All schools must thrive

Rafael Behr sets out the dividing lines on education.

Michael Gove’s plans to allow parents to set up their own “free” schools was one of few policies that the Conservatives developed fully while still in opposition. Once in government, they wasted no time; Gove set about pursuing his agenda with a revolutionary zeal that even his allies describe as Bolshevik. Underpinning the policy is a conviction that local authorities tolerate mediocrity and that teaching unions protect weak staff. To serve pupils and parents better, the complacent “Educational Establishment” must be broken up. Besides new free schools, more existing schools should have academy status, which will give them greater independence over the curriculum as well as more leeway in hiring, firing and pay.

And Labour is against all that?

Not quite. Academy status was devised under Tony Blair as a targeted intervention in inner-city schools where previous regeneration efforts had failed. But the party was divided, the left especially suspicious. The momentum went out of the programme when Gordon Brown took over, though the idea was not quite repudiated. That ambiguity has continued under Ed Miliband.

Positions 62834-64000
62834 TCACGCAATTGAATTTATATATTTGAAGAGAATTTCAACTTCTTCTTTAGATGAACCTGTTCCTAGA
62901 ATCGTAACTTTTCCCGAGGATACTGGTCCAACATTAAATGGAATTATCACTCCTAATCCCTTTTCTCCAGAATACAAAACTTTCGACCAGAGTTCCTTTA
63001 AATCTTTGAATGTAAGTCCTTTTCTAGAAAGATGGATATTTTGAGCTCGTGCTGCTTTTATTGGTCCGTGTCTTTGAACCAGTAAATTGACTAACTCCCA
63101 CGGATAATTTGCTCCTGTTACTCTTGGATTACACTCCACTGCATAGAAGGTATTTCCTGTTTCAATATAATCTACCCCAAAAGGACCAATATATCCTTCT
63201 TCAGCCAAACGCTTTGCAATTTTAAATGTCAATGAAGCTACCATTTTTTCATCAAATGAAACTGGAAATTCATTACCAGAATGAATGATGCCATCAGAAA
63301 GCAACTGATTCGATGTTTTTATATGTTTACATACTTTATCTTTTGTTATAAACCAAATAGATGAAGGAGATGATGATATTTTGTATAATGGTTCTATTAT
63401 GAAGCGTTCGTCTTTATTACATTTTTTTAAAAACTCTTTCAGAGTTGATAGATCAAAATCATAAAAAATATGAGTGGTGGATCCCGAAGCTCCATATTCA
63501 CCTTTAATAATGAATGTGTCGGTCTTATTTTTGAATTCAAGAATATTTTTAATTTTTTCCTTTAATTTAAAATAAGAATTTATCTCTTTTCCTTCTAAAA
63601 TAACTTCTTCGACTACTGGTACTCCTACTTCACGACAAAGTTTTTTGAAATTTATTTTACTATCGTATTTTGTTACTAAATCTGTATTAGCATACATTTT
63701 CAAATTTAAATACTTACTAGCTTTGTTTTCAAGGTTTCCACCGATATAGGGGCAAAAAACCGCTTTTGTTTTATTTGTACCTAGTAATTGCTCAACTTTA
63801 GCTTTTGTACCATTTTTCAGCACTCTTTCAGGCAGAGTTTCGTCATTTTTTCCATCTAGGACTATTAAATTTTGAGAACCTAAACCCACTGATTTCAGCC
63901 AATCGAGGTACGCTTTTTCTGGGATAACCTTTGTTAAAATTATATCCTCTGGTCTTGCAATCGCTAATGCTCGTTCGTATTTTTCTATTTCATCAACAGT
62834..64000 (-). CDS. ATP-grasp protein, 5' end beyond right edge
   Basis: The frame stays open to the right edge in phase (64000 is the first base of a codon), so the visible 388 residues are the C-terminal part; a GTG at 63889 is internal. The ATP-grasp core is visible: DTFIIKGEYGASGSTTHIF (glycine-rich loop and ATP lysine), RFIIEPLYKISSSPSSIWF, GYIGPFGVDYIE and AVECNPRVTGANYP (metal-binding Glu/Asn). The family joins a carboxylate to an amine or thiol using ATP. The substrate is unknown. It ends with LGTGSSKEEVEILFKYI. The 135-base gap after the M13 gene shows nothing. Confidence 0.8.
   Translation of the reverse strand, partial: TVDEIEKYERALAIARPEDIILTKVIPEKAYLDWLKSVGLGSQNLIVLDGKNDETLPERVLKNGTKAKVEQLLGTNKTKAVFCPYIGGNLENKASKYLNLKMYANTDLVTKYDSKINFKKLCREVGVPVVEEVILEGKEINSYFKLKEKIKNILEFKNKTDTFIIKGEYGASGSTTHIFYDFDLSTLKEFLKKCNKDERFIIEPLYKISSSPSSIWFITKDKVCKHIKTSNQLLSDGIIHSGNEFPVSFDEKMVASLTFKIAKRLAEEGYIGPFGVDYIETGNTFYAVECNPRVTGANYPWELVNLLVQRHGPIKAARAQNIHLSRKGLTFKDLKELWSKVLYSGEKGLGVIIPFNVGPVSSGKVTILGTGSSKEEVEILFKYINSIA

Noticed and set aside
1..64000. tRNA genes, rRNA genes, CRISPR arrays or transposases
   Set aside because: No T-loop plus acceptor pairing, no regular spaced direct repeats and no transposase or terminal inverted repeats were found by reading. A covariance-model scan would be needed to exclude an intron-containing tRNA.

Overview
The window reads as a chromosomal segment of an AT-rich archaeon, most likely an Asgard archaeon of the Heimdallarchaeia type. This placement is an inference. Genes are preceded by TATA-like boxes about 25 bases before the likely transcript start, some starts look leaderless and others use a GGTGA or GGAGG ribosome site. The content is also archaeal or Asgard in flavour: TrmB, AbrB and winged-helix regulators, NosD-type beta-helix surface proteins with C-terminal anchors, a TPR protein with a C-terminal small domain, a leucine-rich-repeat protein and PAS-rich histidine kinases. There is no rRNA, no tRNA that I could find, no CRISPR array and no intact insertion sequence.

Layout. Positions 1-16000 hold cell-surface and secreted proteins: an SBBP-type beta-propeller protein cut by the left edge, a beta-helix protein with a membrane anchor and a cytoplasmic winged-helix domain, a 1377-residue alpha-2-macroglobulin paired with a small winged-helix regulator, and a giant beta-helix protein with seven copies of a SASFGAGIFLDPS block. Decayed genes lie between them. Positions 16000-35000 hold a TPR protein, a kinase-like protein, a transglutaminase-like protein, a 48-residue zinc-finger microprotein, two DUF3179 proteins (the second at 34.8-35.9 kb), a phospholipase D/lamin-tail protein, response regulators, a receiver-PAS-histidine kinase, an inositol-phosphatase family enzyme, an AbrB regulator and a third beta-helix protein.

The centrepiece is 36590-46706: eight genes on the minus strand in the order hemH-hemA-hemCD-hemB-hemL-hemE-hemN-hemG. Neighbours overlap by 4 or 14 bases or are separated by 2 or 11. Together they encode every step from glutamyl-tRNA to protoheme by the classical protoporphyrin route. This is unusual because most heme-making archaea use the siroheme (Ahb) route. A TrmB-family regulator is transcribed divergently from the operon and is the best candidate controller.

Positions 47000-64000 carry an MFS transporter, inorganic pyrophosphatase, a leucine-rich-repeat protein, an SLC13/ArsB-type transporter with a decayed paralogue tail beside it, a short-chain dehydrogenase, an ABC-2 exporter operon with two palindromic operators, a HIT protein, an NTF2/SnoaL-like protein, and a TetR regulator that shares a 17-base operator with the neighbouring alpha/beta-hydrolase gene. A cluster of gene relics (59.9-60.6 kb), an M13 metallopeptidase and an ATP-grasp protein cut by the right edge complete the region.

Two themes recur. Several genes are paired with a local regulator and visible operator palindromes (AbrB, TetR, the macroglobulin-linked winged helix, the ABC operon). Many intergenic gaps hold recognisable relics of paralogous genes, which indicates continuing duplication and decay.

But Labour is against free schools, right?

Yes . . . and no. Stephen Twigg, the shadow education secretary, has said his party would “not continue” with the free schools programme, but allow those already “in the pipeline” to reach fruition. He also supports the idea of “parent-led” academies, which sound not unlike free schools.

So how exactly does Labour policy differ from Tory policy?
 
In Gove’s version, market forces are supposed to drive improvement in schools. Breaking up the old structures is meant to bring competitive new players into the system. The element of choice – parents shopping between schools – is supposed to act as an incentive for everyone to raise their game. But that means new schools muscling in where there are already enough places for local children, which Labour sees as an inefficient use of public resources. It would be better, says Twigg, to target academies in places where provision is lacking and to promote partnership and collaboration rather than competition. Labour’s concern is that some free schools will siphon off middle-class families, leaving their poorer neighbours concentrated in struggling local-authority schools. But the main difference is ideological. Labour recoils from the idea that education is a consumer marketplace in which non-state providers compete for parental custom.